Physics Colloquium: Michael Berry

August 19, 2019

Geometric phases and the separation of the world

The waves that describe systems in quantum physics can carry information about how their environment has been altered, for example by forces acting on them. This effect is the geometric phase. It also occurs in the optics of polarised light, where it goes back to the 1830s. The underlying mathematics is geometric: the phenomenon of parallel transport, which also explains how falling cats land on their feet, and why parking a car in a narrow space is difficult. Incorporating the back-reaction of the geometric phase on the dynamics of the changing environment exposes the unsolved problem of how strictly a system can be separated from a slowly-varying environment, and involves different mathematics: divergent infinite series.

Accurate Local Coupled Cluster Studies of the Chemistry and Physics of Molecules with 50 - 200 Atoms

June 25, 2018

The explicitly correlated coupled cluster with singles doubles, and perturbative triples [CCSD(T)-F12] method is often called the "silver standard" of electronic structure methods for non-metallic molecular systems when used with a atomic orbital basis set of good quality. It can yield "chemical accuracy" (defined as an accuracy within1 kcal/mol) of the potential energy surface of a large class of molecular systems within the Born-Oppenheimer approximation. Unfortunately, the computational effort of conventional CCSD(T)-F12 scales with the seventh power of the molecule's size and therefore its usage is usually limited to rather small systems with 5-20 atoms. The localization of molecular orbitals in non-metallic systems offers one route to apply accuracy-controlled approximations to electron-electron interactions while lowering the asymptotic scaling of the method to linear. However, improving on the accuracy of these "local approximations" to be on a par with or even better than the intrinsic accuracy of the CCSD(T)-F12 silver standard for molecules with 40 - 200 atoms has only been achieved very recently [Refs. 1-4].

After an introduction into the method, application examples on how it can be used as a tool for gaining new insight and high-quality data on physical and chemical behavior of molecules with 40 -200 atoms will be presented. Examples include reaction barriers and energies of organic and organometallic compounds of great interest in chemistry as well as physical properties of small dipolar molecules confined in carbon nanotubes [CNT(n,n), n=3,4,5]. Some of the results include benchmarking of a variety of widely used density functional theory (DFT) methods.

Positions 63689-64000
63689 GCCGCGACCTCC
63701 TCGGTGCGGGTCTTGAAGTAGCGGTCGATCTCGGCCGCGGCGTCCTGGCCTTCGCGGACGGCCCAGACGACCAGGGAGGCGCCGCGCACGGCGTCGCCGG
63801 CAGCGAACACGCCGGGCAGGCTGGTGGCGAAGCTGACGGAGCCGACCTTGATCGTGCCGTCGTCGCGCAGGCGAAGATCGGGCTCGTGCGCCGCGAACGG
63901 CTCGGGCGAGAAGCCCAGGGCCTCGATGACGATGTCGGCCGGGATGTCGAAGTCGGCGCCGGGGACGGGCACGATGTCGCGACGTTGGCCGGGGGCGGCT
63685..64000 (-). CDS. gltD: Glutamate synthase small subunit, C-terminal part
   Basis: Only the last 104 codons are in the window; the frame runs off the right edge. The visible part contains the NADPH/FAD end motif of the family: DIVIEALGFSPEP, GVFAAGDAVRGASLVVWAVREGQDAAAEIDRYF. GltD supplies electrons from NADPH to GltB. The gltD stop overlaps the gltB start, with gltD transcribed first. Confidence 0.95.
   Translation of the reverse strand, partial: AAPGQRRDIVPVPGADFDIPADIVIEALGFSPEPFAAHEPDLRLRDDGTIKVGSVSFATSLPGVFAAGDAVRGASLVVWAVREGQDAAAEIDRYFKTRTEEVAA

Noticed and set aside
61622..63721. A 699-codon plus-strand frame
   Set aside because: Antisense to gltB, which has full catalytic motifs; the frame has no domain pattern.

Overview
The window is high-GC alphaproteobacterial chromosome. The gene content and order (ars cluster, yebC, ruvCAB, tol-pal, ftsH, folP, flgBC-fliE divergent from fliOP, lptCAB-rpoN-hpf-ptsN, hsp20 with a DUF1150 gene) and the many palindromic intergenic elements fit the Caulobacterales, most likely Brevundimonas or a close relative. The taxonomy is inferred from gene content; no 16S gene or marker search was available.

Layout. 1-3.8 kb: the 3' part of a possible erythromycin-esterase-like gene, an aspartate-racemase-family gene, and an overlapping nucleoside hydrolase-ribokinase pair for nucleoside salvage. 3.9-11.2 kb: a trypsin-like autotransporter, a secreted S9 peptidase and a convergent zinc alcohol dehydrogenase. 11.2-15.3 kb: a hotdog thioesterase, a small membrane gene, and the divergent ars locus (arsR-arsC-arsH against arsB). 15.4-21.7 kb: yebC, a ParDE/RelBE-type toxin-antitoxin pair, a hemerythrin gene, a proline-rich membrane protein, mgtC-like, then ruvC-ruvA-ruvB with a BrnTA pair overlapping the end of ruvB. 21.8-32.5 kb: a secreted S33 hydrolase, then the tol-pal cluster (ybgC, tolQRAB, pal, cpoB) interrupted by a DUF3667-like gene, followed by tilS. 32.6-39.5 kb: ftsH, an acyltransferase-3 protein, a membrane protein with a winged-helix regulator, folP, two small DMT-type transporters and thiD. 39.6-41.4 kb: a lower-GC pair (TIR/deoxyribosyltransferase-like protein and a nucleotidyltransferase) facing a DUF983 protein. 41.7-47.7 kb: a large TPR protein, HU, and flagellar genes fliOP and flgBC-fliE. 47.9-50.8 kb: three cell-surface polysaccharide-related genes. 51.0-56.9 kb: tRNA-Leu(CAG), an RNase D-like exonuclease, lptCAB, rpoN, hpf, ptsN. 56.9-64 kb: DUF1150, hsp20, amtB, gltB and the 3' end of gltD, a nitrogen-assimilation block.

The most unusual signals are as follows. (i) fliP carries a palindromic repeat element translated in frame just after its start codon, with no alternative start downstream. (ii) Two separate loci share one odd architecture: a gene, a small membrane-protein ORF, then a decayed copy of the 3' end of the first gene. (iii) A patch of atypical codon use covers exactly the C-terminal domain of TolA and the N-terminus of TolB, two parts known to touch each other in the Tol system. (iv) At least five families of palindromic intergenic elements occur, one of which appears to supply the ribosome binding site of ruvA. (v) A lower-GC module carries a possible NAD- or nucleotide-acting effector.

References: 

[1] M. Schwilk, D. Usvyat, H.- J. Werner, J. Chem. Phys., 142, 121102 (2015)

[2] M. Schwilk, Q. Ma, C. Köppl, H.- J. Werner, J. Chem. Theor. and Comp., 13, 3650 (2017)

[3] Q. Ma, M. Schwilk, C. Köppl, H.-J. Werner, J. Chem. Theor. and Comp., 13, 4871 (2017) 

[4] Q. Ma, H.-J. Werner, J. Chem. Theory Comp., 14, 198–215 (2018)

 

About the Speaker:

Since March 2018 Postdoc with Prof. O. A. v. Lilienfeld, University of Basel

2017 PhD in Theoretical Chemistry with Prof. H.-J. Werner, University of Stuttgart, Germany; Topic: Scalable electronic structure methods.

2012 Chemistry Diploma, University of Stuttgart, Germany.

2011 Diplôme d'Ingénieur Ecole Européenne de Chimie, Polymères et Matériaux de Strasbourg (ECPM Strasbourg), France.

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The work of Prof. Alexandre Tkatchenko is supported in part by the European Research Council under the European Union's Horizon 2020 research and innovation programme (grant agreement n. 725291)  and by FNR.